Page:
Georgia Aquarium: Educational Media, No Guns


spider crab
Originally uploaded by linoleum jet.

I was smart enough to avoid much of Boston’s recent deluge by escaping to Atlanta. I was also smart enough to make sure that we all reserved tickets for the new Georgia Aquarium. The Aquarium’s visitor tips might start to give you sense of the local context:

  • No guns, knives, lighters, matches or fishing poles are permitted inside Georgia Aquarium
  • Please come prepared to spend some time outdoors. There is a 4 minute walk from our parking deck to the front door

I can’t imagine any organization in Massachusetts warning against bringing guns inside, or cautioning visitors that they should come prepared to spend four minutes outside. I also thought that the inclusion of “no fishing poles” on the sign outside was a joke. Um, I guess not.

Anyway, the Aquarium was totally worth walking for four unarmed minutes *outside*, as the exhibits were gorgeous. I also thought that the use of educational media was interesting, and had a long conversation with my sisters after the visit to compare what we thought of the different approaches.


electric eels
Originally uploaded by bella6281.

Layering subject and commentary: The electric eels tank sat in front of a screen showing a video about electric eels. So, you can simutaneously watch the real eels and their filmed counterparts. It was difficult to take in the two types of information at once. Also, I think that electric eels are interesting enough that they don’t need to be jazzed up to attract kids’ attention.

Parallel commentary: The beluga whales are undoubtedly the stars of the Aquarium. They also have very interesting backstories. A screen showing a slideshow about the whales was positioned to the side of the tank. One of my sisters noted that because a slideshow format was used, with one sentence and image at a time, the viewer is not constantly distracted by movement. They can focus on the whales and look over to the screen from time to time. We thought this was a more effective approach than that of the eel tank.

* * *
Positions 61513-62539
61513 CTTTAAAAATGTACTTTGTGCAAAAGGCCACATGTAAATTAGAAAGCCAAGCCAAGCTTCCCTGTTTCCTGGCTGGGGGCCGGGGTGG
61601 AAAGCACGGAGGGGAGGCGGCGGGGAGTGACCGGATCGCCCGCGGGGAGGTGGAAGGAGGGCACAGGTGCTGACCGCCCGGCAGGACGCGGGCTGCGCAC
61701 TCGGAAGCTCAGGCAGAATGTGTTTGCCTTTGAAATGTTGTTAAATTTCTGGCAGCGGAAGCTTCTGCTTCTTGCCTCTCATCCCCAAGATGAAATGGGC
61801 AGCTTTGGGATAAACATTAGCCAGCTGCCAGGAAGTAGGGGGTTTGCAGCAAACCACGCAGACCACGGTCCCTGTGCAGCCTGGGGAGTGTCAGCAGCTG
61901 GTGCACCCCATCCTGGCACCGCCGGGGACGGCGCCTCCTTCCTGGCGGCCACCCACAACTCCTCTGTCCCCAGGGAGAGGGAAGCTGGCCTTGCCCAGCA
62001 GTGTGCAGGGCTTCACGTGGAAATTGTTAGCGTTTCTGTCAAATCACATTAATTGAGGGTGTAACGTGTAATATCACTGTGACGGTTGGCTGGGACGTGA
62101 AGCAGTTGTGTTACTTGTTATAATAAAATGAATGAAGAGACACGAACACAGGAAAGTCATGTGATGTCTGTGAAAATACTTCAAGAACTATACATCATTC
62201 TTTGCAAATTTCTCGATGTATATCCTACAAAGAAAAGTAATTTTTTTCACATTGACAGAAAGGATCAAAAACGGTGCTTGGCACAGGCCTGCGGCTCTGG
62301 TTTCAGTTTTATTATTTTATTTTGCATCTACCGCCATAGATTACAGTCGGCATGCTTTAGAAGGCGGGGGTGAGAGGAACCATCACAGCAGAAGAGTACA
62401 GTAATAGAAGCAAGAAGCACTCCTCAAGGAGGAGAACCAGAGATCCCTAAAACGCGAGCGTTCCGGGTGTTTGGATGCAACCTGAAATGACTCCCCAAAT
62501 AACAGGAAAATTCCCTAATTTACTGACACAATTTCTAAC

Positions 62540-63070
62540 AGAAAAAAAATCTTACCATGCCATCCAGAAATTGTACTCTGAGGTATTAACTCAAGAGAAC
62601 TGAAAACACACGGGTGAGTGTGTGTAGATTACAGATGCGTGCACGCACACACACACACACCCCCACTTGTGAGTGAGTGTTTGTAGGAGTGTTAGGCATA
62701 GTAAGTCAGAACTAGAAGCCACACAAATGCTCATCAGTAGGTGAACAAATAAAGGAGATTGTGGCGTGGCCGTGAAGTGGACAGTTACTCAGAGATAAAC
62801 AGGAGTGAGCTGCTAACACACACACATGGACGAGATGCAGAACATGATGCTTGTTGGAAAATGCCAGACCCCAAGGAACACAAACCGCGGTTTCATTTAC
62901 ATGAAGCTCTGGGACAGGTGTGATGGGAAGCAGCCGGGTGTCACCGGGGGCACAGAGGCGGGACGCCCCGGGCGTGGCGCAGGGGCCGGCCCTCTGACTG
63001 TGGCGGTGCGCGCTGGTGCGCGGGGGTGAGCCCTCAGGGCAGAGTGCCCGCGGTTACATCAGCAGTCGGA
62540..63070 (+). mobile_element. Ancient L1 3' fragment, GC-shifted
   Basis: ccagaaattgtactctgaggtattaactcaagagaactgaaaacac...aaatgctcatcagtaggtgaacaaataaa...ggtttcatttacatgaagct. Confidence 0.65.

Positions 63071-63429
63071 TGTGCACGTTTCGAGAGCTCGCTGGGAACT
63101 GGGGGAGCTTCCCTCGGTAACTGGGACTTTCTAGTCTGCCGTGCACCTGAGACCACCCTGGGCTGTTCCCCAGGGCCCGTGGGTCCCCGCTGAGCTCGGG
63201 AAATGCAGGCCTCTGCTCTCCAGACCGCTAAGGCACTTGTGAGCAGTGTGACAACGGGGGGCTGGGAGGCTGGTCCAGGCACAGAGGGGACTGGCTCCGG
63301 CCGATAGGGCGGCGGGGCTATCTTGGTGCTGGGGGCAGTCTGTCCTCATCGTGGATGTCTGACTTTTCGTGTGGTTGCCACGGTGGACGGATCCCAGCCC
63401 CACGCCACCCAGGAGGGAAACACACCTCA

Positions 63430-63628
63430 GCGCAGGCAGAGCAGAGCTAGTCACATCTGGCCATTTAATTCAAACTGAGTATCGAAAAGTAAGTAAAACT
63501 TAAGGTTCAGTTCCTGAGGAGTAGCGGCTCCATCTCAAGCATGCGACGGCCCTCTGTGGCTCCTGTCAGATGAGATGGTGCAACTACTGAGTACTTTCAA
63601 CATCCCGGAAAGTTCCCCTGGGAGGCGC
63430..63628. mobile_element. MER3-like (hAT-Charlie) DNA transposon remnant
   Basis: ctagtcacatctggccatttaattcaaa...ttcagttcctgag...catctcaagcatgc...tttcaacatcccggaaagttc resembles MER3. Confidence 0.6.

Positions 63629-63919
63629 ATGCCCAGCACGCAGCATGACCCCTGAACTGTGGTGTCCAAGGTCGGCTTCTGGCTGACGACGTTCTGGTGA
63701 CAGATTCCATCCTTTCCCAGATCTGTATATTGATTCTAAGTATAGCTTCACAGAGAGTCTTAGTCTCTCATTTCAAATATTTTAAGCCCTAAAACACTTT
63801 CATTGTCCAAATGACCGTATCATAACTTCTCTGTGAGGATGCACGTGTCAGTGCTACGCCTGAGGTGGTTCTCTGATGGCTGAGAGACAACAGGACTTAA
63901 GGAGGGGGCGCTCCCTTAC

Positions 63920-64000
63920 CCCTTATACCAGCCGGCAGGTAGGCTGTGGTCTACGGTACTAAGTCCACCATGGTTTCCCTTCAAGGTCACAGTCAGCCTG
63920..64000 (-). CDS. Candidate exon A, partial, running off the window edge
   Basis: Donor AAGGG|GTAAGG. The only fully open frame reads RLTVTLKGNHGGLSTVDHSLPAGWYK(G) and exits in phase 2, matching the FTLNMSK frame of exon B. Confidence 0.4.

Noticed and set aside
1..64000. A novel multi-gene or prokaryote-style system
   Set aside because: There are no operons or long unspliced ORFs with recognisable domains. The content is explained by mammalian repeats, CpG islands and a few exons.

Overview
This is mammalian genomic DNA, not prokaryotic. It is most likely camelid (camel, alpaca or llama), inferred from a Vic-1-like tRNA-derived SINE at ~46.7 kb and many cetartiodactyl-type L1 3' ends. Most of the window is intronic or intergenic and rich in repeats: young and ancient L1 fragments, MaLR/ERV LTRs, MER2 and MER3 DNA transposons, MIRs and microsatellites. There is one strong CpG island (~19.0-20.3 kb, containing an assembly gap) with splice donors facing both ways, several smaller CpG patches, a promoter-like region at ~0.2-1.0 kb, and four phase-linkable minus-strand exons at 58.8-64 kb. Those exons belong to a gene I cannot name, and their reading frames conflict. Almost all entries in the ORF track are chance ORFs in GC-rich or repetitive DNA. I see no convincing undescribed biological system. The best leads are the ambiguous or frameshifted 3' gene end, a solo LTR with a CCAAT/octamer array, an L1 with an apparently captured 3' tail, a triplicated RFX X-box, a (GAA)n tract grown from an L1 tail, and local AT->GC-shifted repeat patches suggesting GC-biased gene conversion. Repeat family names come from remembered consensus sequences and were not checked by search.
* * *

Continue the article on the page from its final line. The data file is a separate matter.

watching the coral reef
Originally uploaded by linoleum jet.

Interactive kiosks: The coral reef exhibit had an enormous tank with lots of very small fish. Viewers had to stand pretty close to get a good view, unlike in the beluga whale exhibit. Near the back of the reef room, where viewers had to squint and kind of look up to see the fish, several kiosks were positioned. No one was looking at them. They would not have been able to see the reef at the same time as looking at the kiosk. It also looked somewhat complicated. Users would have to work with a trackball and navigate through a foreign user interface. Not a lot of interest there.


video screen: fish
Originally uploaded by linoleum jet.

Interactive wall: I felt that the “interactive wall” was the most effective use of interactive media. This was a huge screen that stretched the length of an otherwise empty hallway. Lifesize fish (and the occasional shark!) swam past; they were the same species as a tank that we had just passed, with the same movements and sizes as the real fish. As the “fish” swam past, you could touch it and a bubble would be displayed with a bit of information about it. As the fish passed each panel a different blurb would be displayed. Everyone in the hallway was engaged in this collaborative game of reaching for and touching the fish; the kiosks were solitary and complicated, while the wall experience was easy, beautiful, and social.

Yet, although the Aquarium was educational, I’m not sure that anyone learned much about the context of how these animals live in the wild. As one of my sisters pointed out, there were no maps. (The otter exhibit did have some Tibetan prayer flags hanging in front of the tank to let us know that these are Asian otters. I thought that was a little weak.) I saw no mention of global warming, coral reef destruction, pollution, etc. I wonder if politics were at play here? (The founder of HomeDepot donated the money for the Aquarium…)

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~ by linoleumjet on May 25, 2006.

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